Friday, December 19, 2008

GM and Chrysler Will Get $13.4 Billion in U.S. Loans

Dec. 19 (Bloomberg) -- General Motors Corp. and Chrysler LLC will get $13.4 billion in initial government loans to keep operating in exchange for a restructuring under a rescue plan announced by President George W. Bush.

A bankruptcy is unlikely to work for the automakers at this time and can’t be allowed, Bush said at the White House.

“These are not ordinary circumstances,” Bush said. “In the midst of a financial crisis and a recession, allowing the U.S. auto industry to collapse is not a responsible course of action.”

The money will be drawn from the Troubled Asset Relief Program and the automakers will get an additional $4 billion from the fund in February for a total of $17.4 billion in assistance, according to a statement from the Bush administration. The funds would allow GM and Chrysler to keep operating until March.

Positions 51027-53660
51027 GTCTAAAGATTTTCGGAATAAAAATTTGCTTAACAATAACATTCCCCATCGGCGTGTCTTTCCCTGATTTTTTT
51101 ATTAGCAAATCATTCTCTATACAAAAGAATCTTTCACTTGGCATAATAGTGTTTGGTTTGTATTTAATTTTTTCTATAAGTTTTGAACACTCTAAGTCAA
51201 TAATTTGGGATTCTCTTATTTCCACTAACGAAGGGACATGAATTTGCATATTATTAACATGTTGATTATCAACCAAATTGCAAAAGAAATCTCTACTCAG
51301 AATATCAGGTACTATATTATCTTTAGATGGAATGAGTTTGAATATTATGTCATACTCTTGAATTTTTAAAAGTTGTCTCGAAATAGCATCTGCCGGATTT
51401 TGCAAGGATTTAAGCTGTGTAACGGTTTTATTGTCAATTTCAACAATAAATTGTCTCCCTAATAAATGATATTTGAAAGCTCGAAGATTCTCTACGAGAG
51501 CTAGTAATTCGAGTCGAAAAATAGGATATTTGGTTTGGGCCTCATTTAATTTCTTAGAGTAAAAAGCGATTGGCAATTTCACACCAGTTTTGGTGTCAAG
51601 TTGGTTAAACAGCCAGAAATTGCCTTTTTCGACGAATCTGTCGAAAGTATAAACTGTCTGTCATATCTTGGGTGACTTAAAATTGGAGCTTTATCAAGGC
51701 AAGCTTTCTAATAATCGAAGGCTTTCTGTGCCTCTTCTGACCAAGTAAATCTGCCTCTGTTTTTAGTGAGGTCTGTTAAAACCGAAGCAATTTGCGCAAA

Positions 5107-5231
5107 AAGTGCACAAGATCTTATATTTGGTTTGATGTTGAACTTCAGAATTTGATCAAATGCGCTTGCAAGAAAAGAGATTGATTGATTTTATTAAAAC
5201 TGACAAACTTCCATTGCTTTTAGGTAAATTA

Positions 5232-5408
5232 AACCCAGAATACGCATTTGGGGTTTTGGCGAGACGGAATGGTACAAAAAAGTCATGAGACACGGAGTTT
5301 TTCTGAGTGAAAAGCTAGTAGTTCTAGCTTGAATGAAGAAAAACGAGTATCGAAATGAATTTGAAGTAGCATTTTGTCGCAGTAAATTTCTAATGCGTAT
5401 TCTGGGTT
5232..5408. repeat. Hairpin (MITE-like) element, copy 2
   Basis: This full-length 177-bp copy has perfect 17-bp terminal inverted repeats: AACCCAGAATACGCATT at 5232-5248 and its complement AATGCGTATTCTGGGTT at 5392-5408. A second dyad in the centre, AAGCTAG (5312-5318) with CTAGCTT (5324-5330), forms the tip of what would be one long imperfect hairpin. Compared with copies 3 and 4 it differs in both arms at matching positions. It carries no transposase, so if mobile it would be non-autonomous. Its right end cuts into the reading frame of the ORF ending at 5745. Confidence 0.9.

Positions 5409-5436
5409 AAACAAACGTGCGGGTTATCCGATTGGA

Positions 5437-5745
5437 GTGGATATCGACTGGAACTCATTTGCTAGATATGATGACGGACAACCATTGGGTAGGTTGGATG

Winning the assistance is a reprieve for GM, the biggest U.S. automaker, and No. 3 Chrysler after they said they would run out of operating funds as soon as this month. Bush is stepping in after Senate Republicans’ refusal last week to take up a House-approved rescue raised the prospect of a company failure costing millions of jobs.

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